- too focused on visiting with friends;
- is lenient about allowing individual conversations during the meeting instead of before/after.
The best remedy is to use parliamentary procedure to help the meeting stay on task. If an agenda exists but is not being followed, any member can call for orders of the day to make the group come back to the agenda to stay on task. All board members can encourage discussion items and process through voting. If there is a motion and second on the floor, any member can call for a point of order to bring discussion back to the motion or can call for a vote, if all productive discussion is over. Encouraging different opinions and ideas can sometimes give the discussion back to the members. If needed, members can clarify their role and right to discuss the motion at hand. If there are not sufficient business items, meetings should be cancelled, instead of gathering everyone with no plan of what to discuss.
The exclusive chair can be dangerous by stifling input or new ideas or preventing transparency. An exclusive chair often presents statements of what the board will do, instead of allowing members to discuss and vote. It may also take the form of discussing the issue only with certain members before the meeting so the outcome is already “decided” before the meeting.
This type of chair:
- is secretive; entrenched;
- discourages input or new ideas;
- has “secret squirrel meetings.”
Board members can insist on openness of a subject discussions or question the relevancy to the mission if business items seem secretive. Each member can ask questions and compliment each other’s discussion to discourage dismissal of an idea. Proper use of parliamentary procedure can also help ensure there is effective discussion of a subject and proper vote.
If a chair is not following procedure, members can point it out by calling for a vote or asking for a specific motion. It is important to remember that decisions are made by member voting, not determined by any individual. It is every board member’s responsibility to ensure procedure is followed.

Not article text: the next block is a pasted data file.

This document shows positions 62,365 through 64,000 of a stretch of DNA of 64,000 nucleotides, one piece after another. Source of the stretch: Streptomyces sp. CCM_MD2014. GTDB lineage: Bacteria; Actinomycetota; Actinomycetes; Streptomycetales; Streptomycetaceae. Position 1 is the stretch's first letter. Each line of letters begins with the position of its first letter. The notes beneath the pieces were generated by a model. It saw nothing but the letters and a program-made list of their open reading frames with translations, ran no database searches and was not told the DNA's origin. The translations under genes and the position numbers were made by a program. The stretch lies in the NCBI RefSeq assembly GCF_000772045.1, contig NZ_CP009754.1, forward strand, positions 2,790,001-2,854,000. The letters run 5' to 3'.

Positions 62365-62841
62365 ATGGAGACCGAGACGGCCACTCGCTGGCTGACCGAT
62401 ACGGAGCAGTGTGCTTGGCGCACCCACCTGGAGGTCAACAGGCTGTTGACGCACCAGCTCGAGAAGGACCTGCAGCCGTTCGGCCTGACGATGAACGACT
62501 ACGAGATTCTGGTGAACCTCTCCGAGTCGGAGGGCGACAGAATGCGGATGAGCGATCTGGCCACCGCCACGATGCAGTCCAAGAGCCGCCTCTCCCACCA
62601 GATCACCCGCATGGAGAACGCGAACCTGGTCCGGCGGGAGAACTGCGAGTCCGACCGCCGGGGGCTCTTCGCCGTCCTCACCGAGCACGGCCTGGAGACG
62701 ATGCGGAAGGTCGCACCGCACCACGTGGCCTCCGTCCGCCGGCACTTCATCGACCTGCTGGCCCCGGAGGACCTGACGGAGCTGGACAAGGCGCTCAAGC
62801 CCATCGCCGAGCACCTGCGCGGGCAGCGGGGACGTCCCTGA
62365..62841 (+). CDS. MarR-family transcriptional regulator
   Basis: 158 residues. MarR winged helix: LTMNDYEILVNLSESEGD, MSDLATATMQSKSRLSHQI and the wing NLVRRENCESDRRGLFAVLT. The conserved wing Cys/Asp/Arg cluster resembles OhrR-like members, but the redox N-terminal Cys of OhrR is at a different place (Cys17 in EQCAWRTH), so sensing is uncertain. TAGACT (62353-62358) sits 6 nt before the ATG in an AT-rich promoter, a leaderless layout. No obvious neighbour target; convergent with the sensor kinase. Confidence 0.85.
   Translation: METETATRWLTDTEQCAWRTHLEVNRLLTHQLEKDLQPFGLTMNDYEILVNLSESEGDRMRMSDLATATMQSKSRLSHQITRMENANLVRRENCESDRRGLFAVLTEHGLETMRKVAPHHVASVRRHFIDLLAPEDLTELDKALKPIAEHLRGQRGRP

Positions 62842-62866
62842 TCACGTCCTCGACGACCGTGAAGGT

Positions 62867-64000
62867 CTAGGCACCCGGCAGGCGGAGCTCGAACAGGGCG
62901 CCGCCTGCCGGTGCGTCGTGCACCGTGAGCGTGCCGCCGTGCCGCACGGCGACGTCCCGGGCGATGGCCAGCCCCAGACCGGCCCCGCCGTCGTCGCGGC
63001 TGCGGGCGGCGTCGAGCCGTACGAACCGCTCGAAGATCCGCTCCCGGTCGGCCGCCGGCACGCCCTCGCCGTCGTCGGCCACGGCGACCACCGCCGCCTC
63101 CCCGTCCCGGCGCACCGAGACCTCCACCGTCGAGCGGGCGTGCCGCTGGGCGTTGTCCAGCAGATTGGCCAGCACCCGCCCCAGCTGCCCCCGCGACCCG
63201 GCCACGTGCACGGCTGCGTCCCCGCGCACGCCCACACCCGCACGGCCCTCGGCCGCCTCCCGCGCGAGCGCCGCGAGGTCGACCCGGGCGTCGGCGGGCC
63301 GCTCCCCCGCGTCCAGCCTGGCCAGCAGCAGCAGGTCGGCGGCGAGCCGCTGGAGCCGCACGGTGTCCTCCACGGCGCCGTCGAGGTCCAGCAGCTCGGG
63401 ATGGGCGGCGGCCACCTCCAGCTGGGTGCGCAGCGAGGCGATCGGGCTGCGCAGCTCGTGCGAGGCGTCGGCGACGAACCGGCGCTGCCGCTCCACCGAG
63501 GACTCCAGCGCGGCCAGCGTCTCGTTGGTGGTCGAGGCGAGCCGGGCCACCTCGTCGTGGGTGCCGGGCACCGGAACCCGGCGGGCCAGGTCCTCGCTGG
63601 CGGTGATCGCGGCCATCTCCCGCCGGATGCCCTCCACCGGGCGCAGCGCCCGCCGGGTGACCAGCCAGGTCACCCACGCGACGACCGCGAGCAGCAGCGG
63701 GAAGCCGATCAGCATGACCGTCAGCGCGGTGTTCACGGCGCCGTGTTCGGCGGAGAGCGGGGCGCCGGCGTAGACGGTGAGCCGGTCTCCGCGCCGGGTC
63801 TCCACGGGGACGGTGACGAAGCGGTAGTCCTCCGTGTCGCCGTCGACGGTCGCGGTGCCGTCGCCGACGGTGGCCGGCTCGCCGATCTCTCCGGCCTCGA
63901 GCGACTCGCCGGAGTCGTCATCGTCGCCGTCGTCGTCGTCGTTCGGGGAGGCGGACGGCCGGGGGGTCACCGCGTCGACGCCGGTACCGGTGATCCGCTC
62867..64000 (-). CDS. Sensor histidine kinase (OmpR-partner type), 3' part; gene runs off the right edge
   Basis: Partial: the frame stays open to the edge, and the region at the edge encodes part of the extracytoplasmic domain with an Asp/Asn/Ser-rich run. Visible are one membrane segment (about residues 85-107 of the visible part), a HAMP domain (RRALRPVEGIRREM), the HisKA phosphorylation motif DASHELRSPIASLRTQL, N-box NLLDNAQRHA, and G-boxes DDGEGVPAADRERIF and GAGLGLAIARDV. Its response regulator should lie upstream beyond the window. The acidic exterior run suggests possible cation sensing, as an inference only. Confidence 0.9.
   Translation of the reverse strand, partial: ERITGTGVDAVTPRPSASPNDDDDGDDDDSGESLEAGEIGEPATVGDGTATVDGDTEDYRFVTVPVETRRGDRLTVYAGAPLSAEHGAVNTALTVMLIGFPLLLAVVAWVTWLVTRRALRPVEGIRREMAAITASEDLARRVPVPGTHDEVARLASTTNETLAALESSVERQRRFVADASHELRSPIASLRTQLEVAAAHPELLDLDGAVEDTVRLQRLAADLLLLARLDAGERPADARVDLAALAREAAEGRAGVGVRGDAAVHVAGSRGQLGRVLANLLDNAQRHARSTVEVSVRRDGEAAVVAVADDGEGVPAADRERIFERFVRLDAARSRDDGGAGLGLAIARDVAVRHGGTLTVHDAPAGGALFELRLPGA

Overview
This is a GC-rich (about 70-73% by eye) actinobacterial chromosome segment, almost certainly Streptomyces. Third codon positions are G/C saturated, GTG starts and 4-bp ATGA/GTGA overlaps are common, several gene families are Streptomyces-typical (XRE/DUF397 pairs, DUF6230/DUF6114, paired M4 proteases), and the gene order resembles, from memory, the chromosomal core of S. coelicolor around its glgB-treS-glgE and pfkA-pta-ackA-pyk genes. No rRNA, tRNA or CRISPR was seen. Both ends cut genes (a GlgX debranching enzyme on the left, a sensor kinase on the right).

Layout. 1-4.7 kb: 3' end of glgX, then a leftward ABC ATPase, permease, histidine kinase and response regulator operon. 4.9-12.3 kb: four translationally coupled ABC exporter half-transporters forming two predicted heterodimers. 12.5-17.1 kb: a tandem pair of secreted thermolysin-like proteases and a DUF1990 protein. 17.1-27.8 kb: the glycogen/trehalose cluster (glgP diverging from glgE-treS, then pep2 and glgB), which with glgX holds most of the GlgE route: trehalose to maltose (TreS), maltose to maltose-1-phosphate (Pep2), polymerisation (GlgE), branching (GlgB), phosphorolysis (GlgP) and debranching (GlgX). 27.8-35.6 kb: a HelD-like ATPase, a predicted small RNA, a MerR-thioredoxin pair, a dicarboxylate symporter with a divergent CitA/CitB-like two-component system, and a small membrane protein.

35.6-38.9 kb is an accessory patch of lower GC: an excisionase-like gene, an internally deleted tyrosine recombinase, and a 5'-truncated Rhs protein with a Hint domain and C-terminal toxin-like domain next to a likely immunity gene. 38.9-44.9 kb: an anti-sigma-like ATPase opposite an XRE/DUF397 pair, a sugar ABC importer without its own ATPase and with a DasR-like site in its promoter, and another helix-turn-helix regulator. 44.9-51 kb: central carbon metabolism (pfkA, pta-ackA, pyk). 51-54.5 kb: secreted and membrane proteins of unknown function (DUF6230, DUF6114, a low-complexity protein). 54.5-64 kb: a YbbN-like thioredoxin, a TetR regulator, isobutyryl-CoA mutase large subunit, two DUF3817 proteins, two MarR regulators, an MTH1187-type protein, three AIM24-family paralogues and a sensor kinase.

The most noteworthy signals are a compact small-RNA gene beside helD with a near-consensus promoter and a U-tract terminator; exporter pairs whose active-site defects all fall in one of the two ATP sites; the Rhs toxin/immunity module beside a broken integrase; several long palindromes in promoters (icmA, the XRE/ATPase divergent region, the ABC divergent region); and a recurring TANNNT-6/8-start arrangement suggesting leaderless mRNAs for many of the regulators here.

The dissatisfied chair may be unhappy with member comments or appear to dismiss ideas quickly. He/she often misunderstands the role of the chair or uses the role to advance a personal agenda. The dissatisfied chair commonly wants to tell the group what will and will not work without properly facilitating discussion. If the chair does not favor a topic, he/she may not allow discussion.
This type of chair:
- always undermines the majority;
- and leads “parking lot rebellions.”
All members of a board need to remember that it is okay to disagree, but decisions are ultimately the result of a vote. Members need to remind the chair that he/she can only act within the rules of parliamentary procedure and the organization bylaws. Decisions on issues can only be made by vote.
Don’t Make these Meeting Mistakes
The purposeless meeting occurs when there is very little or no business to discuss. Serving on a board is a time commitment, and members’ time should be respected. If members’ commute to attend is longer than the actual meeting, it may be a sign that having the meeting should be reconsidered.
It is important for board leadership and members to be aware of what business there is to address. If business can wait or there is no business, consider canceling the meeting. Asking for agenda items ahead of time can also help determine if a meeting has enough business to justify convening. If this is a recurring issue, it may be time for the board to reconsider the structure of the meeting or even the mission of the board.